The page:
Judging from the signs from different parties, it appears the political gloom that has continued for more than six months is likely to come to an end soon.
Capital from foreign countries has returned to Thailand. Both sides involved in the lingering conflict have been more open to talks. Democrat Party leader Abhisit Vejjajiva has campaigned for a peaceful solution to the political crisis. Moreover, the “judgement day” is nearing for caretaker Prime Minister Yingluck Shinawatra involving cases against her being dealt with by the Constitutional Court and the National Anti-Corruption Commission.
The court and the NACC have become less strict against the prime minister by allowing her more time to defend herself. This has led political observers to believe that political negotiations are going well.
Although Suthep Thaugsuban, leader of the anti-government People’s Democratic Reform Committee, has been firm against negotiating with politicians in power, that could be just a role he has to play. With a large number of people joining his anti-government rally, Suthep still has maintained his negotiating power.
The government also is using the same tactic, its red-shirt supporters calling for a pro-government rally on May 6.
A big question is: How will the ongoing political crisis end? Both sides agree on the need for an election and reform but they differ in the details. The caretaker government and the Pheu Thai Party want a clear date for an election.
Pheu Thai politicians expect the worst for the prime minister in the cases against her, in connection with the rice price-pledging scheme and the removal of National Security Council chief Thawil Pliensri. And they are attempting to remain in power by arguing that the Cabinet still can retain its caretaker status even if the prime minister was to be removed from office. For them, if or when the prime minister has to leave office, a new election would be the best solution to guaranteeing a return to power.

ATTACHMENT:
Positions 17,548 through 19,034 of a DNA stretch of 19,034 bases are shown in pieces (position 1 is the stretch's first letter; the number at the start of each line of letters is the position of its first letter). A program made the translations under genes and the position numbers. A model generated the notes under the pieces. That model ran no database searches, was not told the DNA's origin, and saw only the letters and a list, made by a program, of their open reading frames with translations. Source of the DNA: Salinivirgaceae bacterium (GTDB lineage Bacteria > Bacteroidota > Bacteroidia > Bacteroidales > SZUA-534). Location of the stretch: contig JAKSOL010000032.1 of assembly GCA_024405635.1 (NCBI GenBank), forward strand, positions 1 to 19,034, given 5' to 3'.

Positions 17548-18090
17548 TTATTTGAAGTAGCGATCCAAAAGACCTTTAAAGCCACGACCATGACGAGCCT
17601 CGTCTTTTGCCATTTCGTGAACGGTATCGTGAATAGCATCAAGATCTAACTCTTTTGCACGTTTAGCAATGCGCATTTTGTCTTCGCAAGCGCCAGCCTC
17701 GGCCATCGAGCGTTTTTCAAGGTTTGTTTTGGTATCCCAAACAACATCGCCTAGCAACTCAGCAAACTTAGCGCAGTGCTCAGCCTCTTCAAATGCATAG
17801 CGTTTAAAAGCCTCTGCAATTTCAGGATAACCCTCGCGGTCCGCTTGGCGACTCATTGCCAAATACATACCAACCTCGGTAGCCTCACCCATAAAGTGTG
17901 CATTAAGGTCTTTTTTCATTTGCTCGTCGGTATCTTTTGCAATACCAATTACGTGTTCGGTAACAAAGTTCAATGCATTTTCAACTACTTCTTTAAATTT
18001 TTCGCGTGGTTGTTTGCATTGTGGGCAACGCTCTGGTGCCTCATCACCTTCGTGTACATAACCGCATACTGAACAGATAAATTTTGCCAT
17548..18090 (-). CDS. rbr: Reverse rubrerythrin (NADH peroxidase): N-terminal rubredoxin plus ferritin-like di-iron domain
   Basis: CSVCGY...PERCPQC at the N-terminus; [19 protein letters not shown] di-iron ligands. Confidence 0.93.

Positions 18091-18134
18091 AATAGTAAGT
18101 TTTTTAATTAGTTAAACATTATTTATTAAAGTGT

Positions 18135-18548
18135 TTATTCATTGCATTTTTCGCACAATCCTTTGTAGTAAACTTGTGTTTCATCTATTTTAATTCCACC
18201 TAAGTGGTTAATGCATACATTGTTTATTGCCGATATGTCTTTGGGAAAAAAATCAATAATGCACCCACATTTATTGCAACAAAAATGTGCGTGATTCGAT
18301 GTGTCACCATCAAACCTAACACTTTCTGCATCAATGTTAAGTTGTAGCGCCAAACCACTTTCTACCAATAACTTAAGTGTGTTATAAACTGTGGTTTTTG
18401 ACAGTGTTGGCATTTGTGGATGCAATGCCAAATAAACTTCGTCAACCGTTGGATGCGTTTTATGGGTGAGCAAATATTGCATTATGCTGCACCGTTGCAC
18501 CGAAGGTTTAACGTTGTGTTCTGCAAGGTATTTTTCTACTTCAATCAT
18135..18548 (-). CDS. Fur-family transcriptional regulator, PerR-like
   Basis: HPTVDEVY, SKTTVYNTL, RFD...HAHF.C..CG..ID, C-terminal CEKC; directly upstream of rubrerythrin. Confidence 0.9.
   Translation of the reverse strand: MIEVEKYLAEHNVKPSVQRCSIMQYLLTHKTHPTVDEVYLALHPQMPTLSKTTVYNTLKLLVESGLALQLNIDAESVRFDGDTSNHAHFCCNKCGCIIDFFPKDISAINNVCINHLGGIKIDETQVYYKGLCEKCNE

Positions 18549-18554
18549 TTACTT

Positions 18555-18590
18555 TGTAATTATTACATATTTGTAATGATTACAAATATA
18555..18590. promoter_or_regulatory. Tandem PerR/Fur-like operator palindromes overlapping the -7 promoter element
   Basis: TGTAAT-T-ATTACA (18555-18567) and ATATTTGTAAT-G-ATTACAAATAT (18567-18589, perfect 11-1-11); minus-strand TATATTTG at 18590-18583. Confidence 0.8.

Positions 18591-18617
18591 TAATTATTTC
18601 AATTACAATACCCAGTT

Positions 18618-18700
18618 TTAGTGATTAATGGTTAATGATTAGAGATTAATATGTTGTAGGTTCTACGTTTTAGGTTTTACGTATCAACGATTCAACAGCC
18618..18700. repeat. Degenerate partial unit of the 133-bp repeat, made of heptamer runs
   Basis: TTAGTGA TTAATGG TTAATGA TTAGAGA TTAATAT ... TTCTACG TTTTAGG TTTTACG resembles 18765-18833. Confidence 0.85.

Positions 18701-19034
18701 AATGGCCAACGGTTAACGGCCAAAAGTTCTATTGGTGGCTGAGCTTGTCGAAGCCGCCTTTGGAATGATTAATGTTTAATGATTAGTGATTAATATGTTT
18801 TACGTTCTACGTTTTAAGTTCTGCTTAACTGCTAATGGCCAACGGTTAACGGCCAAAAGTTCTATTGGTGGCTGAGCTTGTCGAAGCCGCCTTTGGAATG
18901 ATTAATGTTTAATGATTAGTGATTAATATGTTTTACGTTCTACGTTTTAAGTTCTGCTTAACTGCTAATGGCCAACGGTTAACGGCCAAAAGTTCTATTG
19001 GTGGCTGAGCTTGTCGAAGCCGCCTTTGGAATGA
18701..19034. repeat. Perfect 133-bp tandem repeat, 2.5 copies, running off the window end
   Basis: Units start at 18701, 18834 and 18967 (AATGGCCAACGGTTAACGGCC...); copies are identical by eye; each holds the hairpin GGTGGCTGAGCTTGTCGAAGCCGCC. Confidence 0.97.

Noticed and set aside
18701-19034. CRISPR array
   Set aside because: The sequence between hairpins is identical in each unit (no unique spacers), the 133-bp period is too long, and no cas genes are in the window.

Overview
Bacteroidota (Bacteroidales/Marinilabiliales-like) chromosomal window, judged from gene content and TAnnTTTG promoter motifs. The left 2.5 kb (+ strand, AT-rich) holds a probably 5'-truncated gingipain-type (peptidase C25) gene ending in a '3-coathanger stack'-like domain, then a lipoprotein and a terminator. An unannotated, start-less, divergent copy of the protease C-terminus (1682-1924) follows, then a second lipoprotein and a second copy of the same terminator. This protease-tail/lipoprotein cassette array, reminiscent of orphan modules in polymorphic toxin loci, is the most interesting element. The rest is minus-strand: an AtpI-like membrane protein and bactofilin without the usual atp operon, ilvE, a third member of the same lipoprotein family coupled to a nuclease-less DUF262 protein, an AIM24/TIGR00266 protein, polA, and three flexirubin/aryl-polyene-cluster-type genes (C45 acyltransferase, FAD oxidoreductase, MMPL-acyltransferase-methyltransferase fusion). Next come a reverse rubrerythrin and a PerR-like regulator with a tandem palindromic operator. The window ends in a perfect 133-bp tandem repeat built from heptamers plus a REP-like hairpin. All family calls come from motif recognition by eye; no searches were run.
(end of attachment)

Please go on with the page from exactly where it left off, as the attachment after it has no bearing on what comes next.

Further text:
The Democrat Party also wants to contest the next election. The country has been without a fully-functional administration for too long already. If the conflict is allowed to continue with no end in sight, the country will head to disaster. The party’s financial supporters are aware of this and the Democrats will be viewed in a negative light if they boycott the election again.
It is true that an election is not the end-all of democracy, but there is no democracy without an election.
Pheu Thai has complained that the July 20 date for the next election scheduled by the Election Commission is too far, but they are not strongly against it. This is a sign that an election will certainly take place.
The remaining problem to solve involves how to carry out reform. What should be reformed during the period from today until election day? Or should there be a social contract that the government to be formed after the next election should serve as a transitory administration, with the main duty of carrying out reforms and with the requirement to serve for a limited period of time?
The conflicting sides may still need to discuss in detail as to whether a public referendum should be held on what areas should be reformed, and whether certain politicians involved in the conflict should stay on the sidelines for a period of time (for example during the tenure of the provisional government).
Agreement should be reached in the case of one side making some unacceptable demand (such as being exempted from any legal action for past wrongdoing) or another side wanting a “total defeat” against the other.
If the leaders of both sides do not want to compromise and remain firm on their original standpoints, violent clashes between their supporters fuelled by hatred will be inevitable. If that is the case, the outlook will be even worse for the country.